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Reviewing a band which you know almost nothing about is not the insurmountable challenge it used to be. The internet has changed all that. Gone are the days of piles of labelled promo records: today, I might receive the new Califone album as a digital download via email, after which I immediately turned my eyes to the world wide web in order to learn a little bit about the band that Red Red Meat had become.
Now, don’t get me wrong, I really love Red Red Meat, so I’m not walking into this completely blind. Bunny Gets Paid is one of the most underrated records ever released on Sub Pop and as a result, whatever Tim Rutili’s been doing interests me. But, to all the Califone fans out there, I apologise. I’m probably going to tread all over the elaborately woven carpet that’s been in your family for years in a pair of very muddy reviewers boots.
What Califone specialise in is the kind of warped alt-folk experimentalism that jars and gels all at once. All My Friends are Funeral Singers is a concept record designed to accompany a screenplay and film of the same name, also by Rutili. What exactly the plot concerns isn’t clear from the record itself, but on reading that it’s a film about hauntings and other such otherworldliness, the scrapheap spookiness that pervades the album seems all too pertinent.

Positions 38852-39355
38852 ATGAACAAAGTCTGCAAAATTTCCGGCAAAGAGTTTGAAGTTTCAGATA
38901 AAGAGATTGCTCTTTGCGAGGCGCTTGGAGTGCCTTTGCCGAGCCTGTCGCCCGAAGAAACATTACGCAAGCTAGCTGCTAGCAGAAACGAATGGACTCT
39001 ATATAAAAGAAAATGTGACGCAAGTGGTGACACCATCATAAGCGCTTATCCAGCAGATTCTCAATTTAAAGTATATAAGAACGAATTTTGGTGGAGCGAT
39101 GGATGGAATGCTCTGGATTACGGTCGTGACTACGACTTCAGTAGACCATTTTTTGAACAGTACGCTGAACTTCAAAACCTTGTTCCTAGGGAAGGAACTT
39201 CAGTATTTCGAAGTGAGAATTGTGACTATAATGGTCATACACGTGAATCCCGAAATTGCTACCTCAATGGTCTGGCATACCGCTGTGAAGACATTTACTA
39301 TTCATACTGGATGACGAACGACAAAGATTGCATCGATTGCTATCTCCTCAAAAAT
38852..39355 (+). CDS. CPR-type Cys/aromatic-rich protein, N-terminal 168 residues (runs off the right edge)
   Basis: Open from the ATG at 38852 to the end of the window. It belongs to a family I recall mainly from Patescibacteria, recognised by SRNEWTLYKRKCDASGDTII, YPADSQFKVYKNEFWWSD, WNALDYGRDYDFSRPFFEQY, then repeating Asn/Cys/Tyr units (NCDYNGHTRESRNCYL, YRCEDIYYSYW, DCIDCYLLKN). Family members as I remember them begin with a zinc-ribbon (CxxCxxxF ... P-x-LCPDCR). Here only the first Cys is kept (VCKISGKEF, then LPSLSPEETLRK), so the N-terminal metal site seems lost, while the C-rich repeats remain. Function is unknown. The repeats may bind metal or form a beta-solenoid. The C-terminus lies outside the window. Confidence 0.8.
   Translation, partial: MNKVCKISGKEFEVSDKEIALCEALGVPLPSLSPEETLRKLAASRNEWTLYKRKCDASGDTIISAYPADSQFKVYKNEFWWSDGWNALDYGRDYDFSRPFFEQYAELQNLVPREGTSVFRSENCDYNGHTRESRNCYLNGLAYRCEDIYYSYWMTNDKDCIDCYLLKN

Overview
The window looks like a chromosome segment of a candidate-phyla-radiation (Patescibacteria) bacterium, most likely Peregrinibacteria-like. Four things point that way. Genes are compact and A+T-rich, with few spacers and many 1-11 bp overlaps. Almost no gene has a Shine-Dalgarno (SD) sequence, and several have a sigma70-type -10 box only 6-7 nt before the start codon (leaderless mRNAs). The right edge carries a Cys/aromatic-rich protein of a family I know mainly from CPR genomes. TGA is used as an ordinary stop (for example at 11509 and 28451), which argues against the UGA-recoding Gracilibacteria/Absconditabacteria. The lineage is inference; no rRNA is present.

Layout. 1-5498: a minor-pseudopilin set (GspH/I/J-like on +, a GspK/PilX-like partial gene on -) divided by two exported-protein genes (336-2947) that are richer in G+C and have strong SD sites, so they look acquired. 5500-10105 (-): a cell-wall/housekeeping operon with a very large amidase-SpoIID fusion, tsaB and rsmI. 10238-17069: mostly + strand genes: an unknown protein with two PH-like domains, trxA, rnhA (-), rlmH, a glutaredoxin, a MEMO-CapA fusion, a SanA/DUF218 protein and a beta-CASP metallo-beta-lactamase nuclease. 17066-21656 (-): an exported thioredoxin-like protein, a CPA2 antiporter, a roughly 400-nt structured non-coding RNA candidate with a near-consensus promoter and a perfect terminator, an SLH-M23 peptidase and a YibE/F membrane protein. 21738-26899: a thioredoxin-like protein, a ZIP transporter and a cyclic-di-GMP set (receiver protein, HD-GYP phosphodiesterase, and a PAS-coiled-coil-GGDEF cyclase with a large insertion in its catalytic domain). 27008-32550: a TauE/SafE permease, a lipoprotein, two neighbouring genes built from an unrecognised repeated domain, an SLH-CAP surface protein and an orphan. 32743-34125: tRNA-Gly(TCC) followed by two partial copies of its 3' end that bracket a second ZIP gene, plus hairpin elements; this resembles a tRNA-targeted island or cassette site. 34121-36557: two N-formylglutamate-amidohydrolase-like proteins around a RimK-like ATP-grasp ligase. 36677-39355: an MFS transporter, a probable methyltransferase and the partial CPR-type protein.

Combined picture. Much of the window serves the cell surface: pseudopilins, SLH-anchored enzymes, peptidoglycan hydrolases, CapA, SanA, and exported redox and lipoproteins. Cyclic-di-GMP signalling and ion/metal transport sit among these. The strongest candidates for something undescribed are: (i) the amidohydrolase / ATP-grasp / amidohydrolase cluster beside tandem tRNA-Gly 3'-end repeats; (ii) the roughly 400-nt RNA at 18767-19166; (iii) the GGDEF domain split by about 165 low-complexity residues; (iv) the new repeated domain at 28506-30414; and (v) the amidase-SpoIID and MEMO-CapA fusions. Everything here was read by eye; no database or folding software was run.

This is a deeply strange and at once comforting set, lurching between jagged junkyard blues (‘Giving Away The Bride’), softly strummed OC soundtrack material (the actually pretty wonderful ‘Funeral Singers’) and barhouse folk meets desert jam (‘Evidence’). Searing guitar parts rouse themselves crankily from the wreckage of percussion, all underpinned by those choked, straining vocals. Whether he’s pleading that “Nineteen-twenny-eight dies so sure” or recounting the story of Spanish film-maker Luis Buñuel, his voice is a searing instrument in it’s own right, cryptically listing words and pulling together apparent meaning out of nothing.
My problem with Califone is perhaps one which is hardwired into my thinking on the folk genre: as a listener it often seems to slide past, and the latter half of the album maybe suffers to my ears for being mellower and more delicate than the more powerful first half. But when it’s right, it’s very right indeed: ‘Polish Girls’ starts with a typical Rutili couplet “The words avoid my tongue/and wish you away, pictureless”, but the real treat is in the instrumentation, cutting between lonely violin and howling sunburnt guitar. Similarly ‘Krill’ is a torturously beautiful six minutes, melding from one style and melody seamlessly into another.
If All My Friends Are Funeral Singers has said one thing at all to me, it’s that Califone merit further investigation, especially for someone who tends to write off ‘folk’ music. And if that doesn’t make it a success, then I don’t know what does.
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